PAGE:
BEIRUT, LEBANON —
It is a craft that survived the exodus of a people, but the fight is now on to prevent a once-thriving jewelry industry in Beirut’s "Little Armenia" from disappearing.
The bustling streets of Bourj Hammoud have long been renowned across the Middle East for their jewelers.
It is a reputation that stands testament to the skills and traditions of the Armenian community, which established itself in the district after being driven from what is modern-day Turkey in what some describe as an act of genocide that started in 1915.
Yet in the past decade, the ateliers that once housed world-renowned masters of their trade have been shutting down.
“The workshops are decreasing day by day. I’m hearing they’re going bankrupt,” explained jeweler Sarkis Barsoumian.
The Bourj Hammoud neighborhood of Beirut
“We need to find something new, and it’s difficult to see much positive when it comes to working in Lebanon," Barsoumian said.
Like many others in Bourj Hammoud, Barsoumian’s company, named Pegor Jewelry, has been hit by events both national and international.
Business took a hit following the assassination of former Lebanese Prime Minister Rafik Hariri in 2005 and never truly recovered as the instability that followed drove away tourists and put off buyers from the Gulf.
Meanwhile, a global hike in gold prices was compounded by the entry of new international players like China and India into the market.
But for Barsoumian, there is another element that cannot be ignored.
“Many people have forgotten the skills and the expertise of those before them,” he said. "They followed the money.”
It is this loss that a new project is trying to address, while also encouraging Bourj Hammoud’s dwindling ateliers to look to the future.
Sarkis Barsoumian, holding a gem, runs one of Bourj Hammoud's many jewelry workshops along with his brother Ohannes Barsoumian, Beirut, Lebanon, Feb. 26, 2016.
“This is very much known to be an essential craft to the Armenian community,” claimed Sarine Hagopian.
“But through the last 20 years as factories have closed down and people, including masters, have left the business, the know-how has not been transmitted," she said.
Hagopian, who estimates that 500 ateliers remain in Bourj Hammoud, is working with local community center Badguer as part of a United Nations-backed scheme to help try to revitalize the sector.
The work will include sessions covering everything from marketing to 3-D printing, with experts in design and manufacturing from around the world – including Armenia – offering advice and tips.
“There is a lot to be inspired from in Armenian culture,” she added.
Lack of creativity
One of those welcoming the project is 84-year-old Hagop Hamamjian who started his career in jewelry at age 13.
Master jeweler Hrayr Dserounian shows one of the recent pieces he has crafted, in Beirut, Lebanon, April 1, 2016. The iconography reflects Armenian history.
Hamamjian explained the profound influence that Armenian masters arriving from Istanbul in the 1940s and '50s had on the local industry.
“They were creative and brought new ideas. Their presence here was a push and an incentive for people like me, ” he said, recalling a bustling four-floor souk in the heart of Beirut packed with artisans and those involved with the jewelry trade.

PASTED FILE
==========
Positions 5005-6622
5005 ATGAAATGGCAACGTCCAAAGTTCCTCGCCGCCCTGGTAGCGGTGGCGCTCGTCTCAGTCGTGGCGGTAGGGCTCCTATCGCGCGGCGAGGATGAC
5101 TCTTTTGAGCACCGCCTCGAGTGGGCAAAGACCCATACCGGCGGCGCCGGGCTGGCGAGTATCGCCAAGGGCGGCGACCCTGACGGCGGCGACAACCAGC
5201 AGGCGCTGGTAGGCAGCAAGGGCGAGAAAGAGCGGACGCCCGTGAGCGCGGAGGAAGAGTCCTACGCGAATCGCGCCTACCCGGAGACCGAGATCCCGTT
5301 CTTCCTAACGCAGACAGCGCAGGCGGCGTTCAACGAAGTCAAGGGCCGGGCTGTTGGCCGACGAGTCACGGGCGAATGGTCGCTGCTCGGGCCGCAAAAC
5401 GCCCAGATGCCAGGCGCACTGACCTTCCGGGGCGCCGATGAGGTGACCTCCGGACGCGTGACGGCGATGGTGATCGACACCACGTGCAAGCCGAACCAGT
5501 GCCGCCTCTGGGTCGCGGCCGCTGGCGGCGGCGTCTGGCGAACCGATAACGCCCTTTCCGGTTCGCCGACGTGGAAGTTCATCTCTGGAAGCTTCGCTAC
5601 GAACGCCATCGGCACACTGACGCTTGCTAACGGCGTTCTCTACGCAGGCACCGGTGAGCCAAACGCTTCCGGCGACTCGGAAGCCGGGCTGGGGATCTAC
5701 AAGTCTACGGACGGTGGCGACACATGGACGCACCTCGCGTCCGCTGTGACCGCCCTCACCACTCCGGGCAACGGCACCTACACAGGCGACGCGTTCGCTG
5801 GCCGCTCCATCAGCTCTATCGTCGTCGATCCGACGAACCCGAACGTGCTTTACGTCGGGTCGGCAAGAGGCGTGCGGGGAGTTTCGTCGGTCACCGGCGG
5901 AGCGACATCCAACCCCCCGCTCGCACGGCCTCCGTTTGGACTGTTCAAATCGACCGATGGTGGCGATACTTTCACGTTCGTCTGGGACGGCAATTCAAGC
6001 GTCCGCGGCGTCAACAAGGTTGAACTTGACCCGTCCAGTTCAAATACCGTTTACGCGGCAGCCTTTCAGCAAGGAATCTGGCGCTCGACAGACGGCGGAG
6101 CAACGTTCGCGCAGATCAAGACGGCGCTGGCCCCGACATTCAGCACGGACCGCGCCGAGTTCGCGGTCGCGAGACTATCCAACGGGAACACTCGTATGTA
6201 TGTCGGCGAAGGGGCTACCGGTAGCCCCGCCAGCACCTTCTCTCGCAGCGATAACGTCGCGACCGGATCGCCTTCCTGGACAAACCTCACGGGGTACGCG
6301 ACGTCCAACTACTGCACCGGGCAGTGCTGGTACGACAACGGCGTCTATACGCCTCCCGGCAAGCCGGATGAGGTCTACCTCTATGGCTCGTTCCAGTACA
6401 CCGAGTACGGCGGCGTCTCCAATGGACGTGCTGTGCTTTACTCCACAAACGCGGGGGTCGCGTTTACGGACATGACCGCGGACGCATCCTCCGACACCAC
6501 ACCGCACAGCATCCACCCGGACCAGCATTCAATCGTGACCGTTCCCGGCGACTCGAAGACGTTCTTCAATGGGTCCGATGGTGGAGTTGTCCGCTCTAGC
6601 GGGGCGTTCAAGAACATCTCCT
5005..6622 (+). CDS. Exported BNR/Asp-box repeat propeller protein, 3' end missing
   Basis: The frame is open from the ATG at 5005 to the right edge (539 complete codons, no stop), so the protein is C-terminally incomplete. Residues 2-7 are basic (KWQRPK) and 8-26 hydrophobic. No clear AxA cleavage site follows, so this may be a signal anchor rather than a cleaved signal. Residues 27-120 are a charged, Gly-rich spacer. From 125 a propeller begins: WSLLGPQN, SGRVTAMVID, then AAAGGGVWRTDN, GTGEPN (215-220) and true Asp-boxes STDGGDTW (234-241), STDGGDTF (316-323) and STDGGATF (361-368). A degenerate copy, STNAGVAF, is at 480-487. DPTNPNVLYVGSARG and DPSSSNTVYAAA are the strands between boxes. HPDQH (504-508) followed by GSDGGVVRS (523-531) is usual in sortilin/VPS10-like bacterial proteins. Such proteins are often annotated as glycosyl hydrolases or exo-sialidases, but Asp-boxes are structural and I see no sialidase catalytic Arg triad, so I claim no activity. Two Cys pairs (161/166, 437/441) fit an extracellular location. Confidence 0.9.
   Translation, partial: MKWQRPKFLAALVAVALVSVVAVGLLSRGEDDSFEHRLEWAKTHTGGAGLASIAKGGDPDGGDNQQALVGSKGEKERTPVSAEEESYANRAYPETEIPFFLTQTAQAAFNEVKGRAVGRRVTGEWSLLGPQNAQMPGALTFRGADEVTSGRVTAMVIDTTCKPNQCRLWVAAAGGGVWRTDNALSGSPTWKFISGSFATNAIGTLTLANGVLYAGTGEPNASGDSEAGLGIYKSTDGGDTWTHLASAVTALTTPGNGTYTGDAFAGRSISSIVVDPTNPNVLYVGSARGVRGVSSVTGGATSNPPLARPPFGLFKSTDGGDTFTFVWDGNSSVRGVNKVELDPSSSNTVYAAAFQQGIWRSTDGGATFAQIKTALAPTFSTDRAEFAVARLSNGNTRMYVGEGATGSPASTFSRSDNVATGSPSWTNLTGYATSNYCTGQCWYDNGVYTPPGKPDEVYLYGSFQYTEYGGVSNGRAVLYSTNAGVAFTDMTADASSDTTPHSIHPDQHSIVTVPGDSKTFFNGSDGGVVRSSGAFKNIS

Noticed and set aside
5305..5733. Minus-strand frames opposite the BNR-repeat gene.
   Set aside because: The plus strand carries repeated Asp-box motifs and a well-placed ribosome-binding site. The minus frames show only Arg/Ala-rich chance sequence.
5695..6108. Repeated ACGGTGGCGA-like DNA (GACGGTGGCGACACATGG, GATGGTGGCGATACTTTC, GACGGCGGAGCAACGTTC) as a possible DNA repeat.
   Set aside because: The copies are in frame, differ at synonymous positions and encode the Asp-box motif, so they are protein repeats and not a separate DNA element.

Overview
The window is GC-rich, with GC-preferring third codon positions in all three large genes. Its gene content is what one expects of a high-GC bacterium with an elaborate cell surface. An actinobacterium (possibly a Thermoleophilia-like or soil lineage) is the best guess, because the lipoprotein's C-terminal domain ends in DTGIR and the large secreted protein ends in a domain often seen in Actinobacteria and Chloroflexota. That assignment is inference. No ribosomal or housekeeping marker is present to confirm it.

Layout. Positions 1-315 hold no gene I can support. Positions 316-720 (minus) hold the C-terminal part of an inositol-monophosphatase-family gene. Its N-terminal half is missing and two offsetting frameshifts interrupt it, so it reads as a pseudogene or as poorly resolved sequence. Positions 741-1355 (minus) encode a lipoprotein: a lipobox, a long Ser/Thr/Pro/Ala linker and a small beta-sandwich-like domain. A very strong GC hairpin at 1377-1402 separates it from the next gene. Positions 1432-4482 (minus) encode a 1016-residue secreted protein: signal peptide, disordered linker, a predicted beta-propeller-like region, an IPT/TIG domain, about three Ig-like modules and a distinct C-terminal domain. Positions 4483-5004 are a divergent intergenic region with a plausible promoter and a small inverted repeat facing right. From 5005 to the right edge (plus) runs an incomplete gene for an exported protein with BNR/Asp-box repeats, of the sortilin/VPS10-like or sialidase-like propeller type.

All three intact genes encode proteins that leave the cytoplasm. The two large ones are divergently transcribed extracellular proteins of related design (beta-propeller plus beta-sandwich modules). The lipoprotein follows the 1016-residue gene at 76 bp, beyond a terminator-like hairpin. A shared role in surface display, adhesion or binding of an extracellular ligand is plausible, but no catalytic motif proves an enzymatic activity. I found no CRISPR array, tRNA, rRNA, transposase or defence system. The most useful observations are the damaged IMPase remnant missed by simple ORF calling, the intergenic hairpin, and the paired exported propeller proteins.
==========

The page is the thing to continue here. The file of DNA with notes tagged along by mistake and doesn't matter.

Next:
With the souk destroyed as the city was torn apart by a 15-year civil war that started in 1975, most Armenian jewelers like Hamamjian rebuilt his business from the ashes in Bourj Hammoud, which was already the center of the Armenian community and relatively safe.
But while Hamamjian looked up to and learned from masters craftsmen as a child, he explained that the numbers of those able to pass on the old ways had dwindled dramatically.
“The old generation worked to establish themselves, but now we are suffering from a real lack of creativity,” he told VOA
“You can count the number of masters here still in business on one hand, so it’s obvious we need projects like this.”
The new generation
Not everyone has been so enthusiastic.
Khajag Barsoumian, left, and his father, Sarkis, work in the family business, in Beirut, Lebanon, Feb. 26, 2016. Unlike many of the younger Armenian generation, 19-year-old Khajag has decided to follow in his father's footsteps.
With many of the younger Armenians stepping away from the jewelry trade of their ancestors in search of more secure employment, a number of artisans who had given up hope remain difficult to convince, Hagopian said.
But, there are some exceptions.
Nineteen-year-old Khajag Barsoumian has big plans for Pegor Jewelry, the business started by his father, Sarkis, and uncle Ouhannes.
Pushing for new lines and using social media to market the firm more effectively online, Khajag Barsoumian said he has drawn inspiration from the training sessions, and the idea of working more closely with other Bourj Hammoud jewelers.
“It’s about supporting one another, whether financially or morally, to face the big battle we have with the outside world in terms of surviving," the 19-year-old Barsoumian said.
And while keen to look to the future – he is developing a new line aimed at teenagers and hopes to target the European market – Khajag Barsoumian is also aware of the importance of not losing the skills handed down from one generation to the next.
"Through our course of history, jewelry has played a big role in Armenian culture – it’s like a promise from our heritage,” he told VOA.
“It’s our duty to continue this promise," Khajag Barsoumian said.
PHOTO GALLERY: Beirut's 'Little Armenia,' the Bourj Hammoud